Waiter, Waiter: Please Stop Pouring Wine in My Glass!
It's an age-old conundrum: Is the glass half full or half empty?
Photo by Jeremy Parzen
The "overpour" is one of the most troubling things you see in restaurants, especially today, when so many restaurants are serving fine wine without properly training their staff on how to appropriately serve it.
Don't blame the servers: In many cases, just like the backwaiters who endlessly fill up your water glass with Houston's finest, they have been instructed by their bosses to fill your wine glass at every opportunity.
According to conventional wisdom, the sooner the bottle is empty, the sooner you'll want to order another one.
What many restaurateurs don't realize is that wine needs proper aeration in the glass to achieve the full expression of its aromas and flavors.
In other words, if a few ounces of wine has been aerating for 5-10 minutes in the glass and more wine is poured into it, the aeration process has to begin all over again. This is just one of the reasons you should never hesitate to ask your server, politely, to refrain from pouring more wine into your glass when you already have wine in your glass.
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On New Year's Eve, we served Bollinger Champagne Rosé. Note how I used a red wine glass and filled it to the greatest aperture. I wanted this tannic wine to aerate.
Photo by Jeremy Parzen
There's a saying in Europe: A glass should never be full and it should never be empty. The adage refers to the tenets of hospitality. If the glass remains full, it means the guest doesn't like the wine. If the glass remains empty, the host isn't doing her or his job.
How you prepare your stemware and how much wine you pour (and how often) are equally important elements in correct wine service.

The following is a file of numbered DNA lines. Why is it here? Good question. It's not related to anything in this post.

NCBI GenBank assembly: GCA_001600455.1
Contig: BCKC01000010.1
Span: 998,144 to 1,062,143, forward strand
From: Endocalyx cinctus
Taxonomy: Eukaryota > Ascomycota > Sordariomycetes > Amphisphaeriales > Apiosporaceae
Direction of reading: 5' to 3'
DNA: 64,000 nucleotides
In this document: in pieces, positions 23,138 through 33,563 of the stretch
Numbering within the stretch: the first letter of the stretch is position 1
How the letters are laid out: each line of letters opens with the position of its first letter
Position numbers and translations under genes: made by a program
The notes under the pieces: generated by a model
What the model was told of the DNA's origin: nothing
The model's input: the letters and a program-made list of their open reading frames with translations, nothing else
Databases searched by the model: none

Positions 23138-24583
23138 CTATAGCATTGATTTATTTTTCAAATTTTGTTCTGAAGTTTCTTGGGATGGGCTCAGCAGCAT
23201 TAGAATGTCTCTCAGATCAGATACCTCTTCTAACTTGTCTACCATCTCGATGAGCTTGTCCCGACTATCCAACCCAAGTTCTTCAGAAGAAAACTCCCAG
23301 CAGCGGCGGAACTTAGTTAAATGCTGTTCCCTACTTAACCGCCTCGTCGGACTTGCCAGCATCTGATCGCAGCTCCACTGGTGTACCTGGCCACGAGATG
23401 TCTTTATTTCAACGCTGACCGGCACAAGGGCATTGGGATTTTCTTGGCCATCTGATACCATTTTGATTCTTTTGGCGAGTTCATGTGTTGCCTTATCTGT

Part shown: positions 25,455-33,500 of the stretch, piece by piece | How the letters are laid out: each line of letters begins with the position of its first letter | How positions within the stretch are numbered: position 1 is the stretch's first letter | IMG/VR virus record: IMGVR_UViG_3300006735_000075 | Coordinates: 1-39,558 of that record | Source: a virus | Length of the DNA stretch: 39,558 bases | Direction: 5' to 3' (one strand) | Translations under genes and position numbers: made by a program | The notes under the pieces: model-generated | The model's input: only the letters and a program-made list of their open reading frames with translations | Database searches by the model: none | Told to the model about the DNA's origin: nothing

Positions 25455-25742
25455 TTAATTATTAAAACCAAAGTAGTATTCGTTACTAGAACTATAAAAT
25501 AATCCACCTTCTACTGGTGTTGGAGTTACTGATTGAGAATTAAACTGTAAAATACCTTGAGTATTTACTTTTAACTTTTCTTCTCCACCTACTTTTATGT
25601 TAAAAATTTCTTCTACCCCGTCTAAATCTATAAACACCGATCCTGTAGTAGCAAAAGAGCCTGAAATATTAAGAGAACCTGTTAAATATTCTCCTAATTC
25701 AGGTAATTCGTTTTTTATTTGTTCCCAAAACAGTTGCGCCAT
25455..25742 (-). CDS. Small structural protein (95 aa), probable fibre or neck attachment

The wine glass -- whether a classic white wine "stem" or a classic red, often called a Bordeaux glass -- gives you a crystal-clear indication (pun intended) of how much wine to pour: The glass should be filled to the vessel's widest aperture. This will allow the wine to aerate, to "breathe," to the greatest extent.
If you were to fill the glass to the brim, for example, not only would the glass be challenging to handle, it would also reduce the wine surface area-to-oxygen ratio. Wine aerates and "evolves" by coming into contact with air. The more you limit that contact, the longer the wine will take to "come around," as some in the business like to say.
Aeration also helps the wine to be rid of unpleasant odors that can be present when it's first opened. Even some of the finest wines in the world can have a bit of volatile acidity, a flaw or defect that some describe as "acetone" or "nail polish remover." With proper aeration, it will generally "blow off."
So, when serving wine, pour to the widest aperture and then let your guests finish the glass before you offer to pour more.
Sometimes, especially when you're entertaining a larger group, it's helpful to "pre-pour" the wine before your guests arrive. Everyone loves to be greeted with a glass of wine when they get to a dinner party, and the aeration will only help the wine come into balance and focus.
And never forget to have a clean napkin on hand when pouring wine for accidental spillage (anyone who serves wine regularly will appreciate this nugget of wisdom).
Next in the "how-to wine" series: How to choose your stemware and "to decant or not to decant," the age-old rub.
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